The Glory of Clean Holes 

Oregon Toughens Piercing Laws

Last September, in the small town of Klamath Falls, seven people who had recently pierced their ears came down with infections so severe their ears were literally disfigured to the point of needing surgery and aggressive antibiotics. Through dirty needles and other unsanitary practices, they were infected with a bacteria called Pseudomonas Aeruginosa--a relative of E.Coli.

Everyone survived the infection, but the breakout has inspired the state to change piercing laws in the state. "Body piercing has grown so fast in Oregon that the laws just couldn't keep up," says Kevin Weeks, Communications Coordinator for the Oregon Health Licensing Office. Currently there are 695 licensed body piercing technicians in Oregon--a number that has grown 250 percent since 1996.

Among the changes in the piercing laws will be the introduction of a program called "Wants and Needles," which sends Oregon State Health Officials into public schools in order to educate students on the importance of sanitation and safety in body piercing. "Our message will definitely not be 'don't pierce,'" says Weeks. "It will just try to impress upon kids the risks involved with unsafe piercing."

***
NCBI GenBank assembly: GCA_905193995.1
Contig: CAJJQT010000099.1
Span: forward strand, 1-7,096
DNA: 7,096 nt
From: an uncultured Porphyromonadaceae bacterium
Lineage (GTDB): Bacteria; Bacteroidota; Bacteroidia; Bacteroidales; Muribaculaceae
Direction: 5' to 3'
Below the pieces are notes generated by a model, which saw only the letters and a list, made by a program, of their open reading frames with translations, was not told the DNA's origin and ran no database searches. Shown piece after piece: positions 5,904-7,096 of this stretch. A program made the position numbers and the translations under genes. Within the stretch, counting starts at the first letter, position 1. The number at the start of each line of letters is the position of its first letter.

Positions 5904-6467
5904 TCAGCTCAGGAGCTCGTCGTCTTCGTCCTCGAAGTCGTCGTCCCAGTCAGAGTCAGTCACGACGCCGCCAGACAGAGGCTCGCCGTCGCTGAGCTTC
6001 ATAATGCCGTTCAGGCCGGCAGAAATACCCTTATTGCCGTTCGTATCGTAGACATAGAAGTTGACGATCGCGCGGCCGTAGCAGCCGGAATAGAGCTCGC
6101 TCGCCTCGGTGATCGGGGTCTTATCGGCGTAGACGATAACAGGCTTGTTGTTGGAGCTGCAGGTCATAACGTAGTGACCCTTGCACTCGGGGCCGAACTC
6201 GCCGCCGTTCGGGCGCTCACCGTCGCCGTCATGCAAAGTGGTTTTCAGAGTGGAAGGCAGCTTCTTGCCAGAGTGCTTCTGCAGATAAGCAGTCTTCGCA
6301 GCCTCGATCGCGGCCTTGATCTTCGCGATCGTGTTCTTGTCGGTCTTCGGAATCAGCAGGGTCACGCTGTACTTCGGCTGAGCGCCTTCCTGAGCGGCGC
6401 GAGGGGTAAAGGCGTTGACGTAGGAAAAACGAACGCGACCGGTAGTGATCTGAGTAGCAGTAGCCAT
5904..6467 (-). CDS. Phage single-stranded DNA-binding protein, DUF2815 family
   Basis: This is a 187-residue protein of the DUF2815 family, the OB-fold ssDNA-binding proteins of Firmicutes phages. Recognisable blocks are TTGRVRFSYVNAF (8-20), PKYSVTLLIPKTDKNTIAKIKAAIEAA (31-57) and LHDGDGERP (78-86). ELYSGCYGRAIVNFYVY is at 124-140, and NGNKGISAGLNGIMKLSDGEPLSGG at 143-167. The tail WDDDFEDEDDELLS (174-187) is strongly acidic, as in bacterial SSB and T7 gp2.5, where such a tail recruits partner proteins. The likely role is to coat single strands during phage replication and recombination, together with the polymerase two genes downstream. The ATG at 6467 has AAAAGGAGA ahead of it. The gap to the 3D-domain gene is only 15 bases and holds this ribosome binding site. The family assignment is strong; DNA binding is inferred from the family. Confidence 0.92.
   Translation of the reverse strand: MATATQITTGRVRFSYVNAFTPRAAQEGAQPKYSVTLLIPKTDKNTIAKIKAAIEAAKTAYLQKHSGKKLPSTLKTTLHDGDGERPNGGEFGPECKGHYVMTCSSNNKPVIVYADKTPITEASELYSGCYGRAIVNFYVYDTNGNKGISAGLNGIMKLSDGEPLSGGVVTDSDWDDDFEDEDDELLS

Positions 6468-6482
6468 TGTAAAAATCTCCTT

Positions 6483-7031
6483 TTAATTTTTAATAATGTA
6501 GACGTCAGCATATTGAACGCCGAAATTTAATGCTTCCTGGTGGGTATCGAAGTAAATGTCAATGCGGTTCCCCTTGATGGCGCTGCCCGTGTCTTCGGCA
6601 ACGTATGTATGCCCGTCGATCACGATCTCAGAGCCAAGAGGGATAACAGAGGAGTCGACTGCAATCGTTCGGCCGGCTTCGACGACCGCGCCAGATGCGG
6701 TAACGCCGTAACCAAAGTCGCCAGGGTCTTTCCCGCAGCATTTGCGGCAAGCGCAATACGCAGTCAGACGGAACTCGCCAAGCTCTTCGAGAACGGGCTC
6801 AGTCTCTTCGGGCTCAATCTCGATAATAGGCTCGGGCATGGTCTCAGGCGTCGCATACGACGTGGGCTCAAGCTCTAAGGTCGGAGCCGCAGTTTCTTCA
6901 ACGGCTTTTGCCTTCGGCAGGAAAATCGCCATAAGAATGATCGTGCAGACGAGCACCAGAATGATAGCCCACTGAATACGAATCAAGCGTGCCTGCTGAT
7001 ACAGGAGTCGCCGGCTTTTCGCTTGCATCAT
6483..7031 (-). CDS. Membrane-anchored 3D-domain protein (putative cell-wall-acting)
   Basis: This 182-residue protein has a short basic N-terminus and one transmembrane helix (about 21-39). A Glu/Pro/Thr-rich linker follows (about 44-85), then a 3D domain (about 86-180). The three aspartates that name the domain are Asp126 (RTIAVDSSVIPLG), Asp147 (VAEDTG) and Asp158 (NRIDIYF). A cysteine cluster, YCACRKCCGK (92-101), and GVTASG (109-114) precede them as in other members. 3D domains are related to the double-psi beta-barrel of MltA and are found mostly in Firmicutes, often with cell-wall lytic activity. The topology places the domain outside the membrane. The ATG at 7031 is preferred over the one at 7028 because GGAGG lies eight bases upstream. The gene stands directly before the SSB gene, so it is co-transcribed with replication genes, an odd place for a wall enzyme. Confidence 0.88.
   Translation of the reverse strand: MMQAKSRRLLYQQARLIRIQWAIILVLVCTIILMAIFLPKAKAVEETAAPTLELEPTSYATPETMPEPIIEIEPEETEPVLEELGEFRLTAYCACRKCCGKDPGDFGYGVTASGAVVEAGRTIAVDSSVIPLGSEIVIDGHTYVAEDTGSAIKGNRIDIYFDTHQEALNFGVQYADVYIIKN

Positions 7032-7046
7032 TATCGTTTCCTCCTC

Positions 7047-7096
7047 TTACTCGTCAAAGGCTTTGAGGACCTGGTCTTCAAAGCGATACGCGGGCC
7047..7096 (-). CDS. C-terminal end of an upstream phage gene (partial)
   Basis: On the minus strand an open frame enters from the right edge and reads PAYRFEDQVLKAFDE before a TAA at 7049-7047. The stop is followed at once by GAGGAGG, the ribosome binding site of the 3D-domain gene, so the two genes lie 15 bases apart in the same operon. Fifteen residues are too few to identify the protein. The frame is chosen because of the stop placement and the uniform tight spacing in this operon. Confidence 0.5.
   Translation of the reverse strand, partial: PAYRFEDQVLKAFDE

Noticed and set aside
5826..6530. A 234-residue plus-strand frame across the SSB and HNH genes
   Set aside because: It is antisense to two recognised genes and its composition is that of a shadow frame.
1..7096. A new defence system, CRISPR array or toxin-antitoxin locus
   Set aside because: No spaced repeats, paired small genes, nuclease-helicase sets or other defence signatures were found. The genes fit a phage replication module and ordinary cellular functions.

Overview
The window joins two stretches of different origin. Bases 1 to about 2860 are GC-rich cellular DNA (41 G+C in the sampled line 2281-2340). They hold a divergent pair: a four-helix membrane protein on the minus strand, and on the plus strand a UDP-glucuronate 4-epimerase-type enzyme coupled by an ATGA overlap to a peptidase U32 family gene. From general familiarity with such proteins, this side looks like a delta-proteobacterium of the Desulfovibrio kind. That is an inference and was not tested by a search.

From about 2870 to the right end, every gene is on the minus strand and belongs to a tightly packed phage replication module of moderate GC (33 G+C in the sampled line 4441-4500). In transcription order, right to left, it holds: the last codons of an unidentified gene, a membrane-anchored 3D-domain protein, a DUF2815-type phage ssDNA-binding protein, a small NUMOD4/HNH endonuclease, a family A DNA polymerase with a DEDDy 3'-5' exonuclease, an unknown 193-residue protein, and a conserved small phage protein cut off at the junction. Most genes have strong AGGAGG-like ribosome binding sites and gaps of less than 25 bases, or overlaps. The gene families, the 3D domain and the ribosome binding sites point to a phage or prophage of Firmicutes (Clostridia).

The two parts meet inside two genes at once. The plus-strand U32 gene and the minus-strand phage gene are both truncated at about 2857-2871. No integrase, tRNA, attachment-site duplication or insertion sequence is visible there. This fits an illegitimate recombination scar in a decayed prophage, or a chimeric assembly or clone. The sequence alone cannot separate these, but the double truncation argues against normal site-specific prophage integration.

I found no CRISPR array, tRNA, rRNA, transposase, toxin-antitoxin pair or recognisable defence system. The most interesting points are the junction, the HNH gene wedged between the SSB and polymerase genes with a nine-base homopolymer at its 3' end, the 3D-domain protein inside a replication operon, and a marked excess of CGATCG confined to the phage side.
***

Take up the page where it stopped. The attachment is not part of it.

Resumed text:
The other changes include more focus on the license of the piercer, rather than the facility. "Technicians will need to have basic first aid, have been trained in aftercare procedures, and be a minimum of 18 [years old]," explained Weeks. "Until now, it would have been possible for someone under 18 to actually give a piercing, even though they couldn't receive one," adds Weeks.

Oregon has always been a leader in body-piercing laws, probably because the state has one of the highest number of body piercing facilities in the nation. "So few states have any piercing regulations at all, that Oregon's laws are relatively very progressive," says Weeks.

The new rules--which are a change to Oregon's administrative rules--will be effective November 1, following a public hearing October 8 in Salem. Until September 28, members of the public are encouraged to voice their opinion to the State Licensing Office by calling 503-378-8667 or emailing hlo.info@state.or.us.

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